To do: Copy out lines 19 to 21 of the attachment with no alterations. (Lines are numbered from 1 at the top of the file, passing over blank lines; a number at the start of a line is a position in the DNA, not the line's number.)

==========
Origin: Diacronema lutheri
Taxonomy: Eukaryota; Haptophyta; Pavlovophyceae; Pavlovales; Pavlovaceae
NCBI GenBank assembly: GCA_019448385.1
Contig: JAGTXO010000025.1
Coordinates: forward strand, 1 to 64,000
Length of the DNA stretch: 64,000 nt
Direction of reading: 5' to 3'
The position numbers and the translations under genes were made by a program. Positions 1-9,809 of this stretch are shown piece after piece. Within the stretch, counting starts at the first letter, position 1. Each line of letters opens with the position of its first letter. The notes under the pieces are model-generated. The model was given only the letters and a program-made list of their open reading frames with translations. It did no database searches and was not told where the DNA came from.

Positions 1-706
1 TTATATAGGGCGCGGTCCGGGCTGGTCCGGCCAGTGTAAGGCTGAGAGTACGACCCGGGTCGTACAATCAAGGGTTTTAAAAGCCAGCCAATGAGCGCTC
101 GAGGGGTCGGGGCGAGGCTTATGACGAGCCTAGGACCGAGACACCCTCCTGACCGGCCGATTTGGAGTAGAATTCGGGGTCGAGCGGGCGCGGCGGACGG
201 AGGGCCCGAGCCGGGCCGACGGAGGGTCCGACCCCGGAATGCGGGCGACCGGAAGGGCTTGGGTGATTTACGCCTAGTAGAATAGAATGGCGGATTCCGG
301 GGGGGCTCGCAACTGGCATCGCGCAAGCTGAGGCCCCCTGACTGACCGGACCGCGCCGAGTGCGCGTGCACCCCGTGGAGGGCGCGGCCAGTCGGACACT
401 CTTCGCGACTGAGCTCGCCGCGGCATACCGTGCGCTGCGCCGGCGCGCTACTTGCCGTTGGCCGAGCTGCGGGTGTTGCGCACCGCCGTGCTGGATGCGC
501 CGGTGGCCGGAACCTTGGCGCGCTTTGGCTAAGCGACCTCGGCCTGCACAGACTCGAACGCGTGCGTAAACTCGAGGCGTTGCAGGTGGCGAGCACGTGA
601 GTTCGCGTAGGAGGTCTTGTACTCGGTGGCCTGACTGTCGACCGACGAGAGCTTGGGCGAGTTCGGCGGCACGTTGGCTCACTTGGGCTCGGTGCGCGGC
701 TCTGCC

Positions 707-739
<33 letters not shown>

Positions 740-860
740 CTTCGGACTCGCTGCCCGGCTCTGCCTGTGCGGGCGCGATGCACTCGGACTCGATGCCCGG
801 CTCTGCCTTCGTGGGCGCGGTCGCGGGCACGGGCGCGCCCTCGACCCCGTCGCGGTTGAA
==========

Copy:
<33 letters not shown>

Positions 740-860
740 CTTCGGACTCGCTGCCCGGCTCTGCCTGTGCGGGCGCGATGCACTCGGACTCGATGCCCGG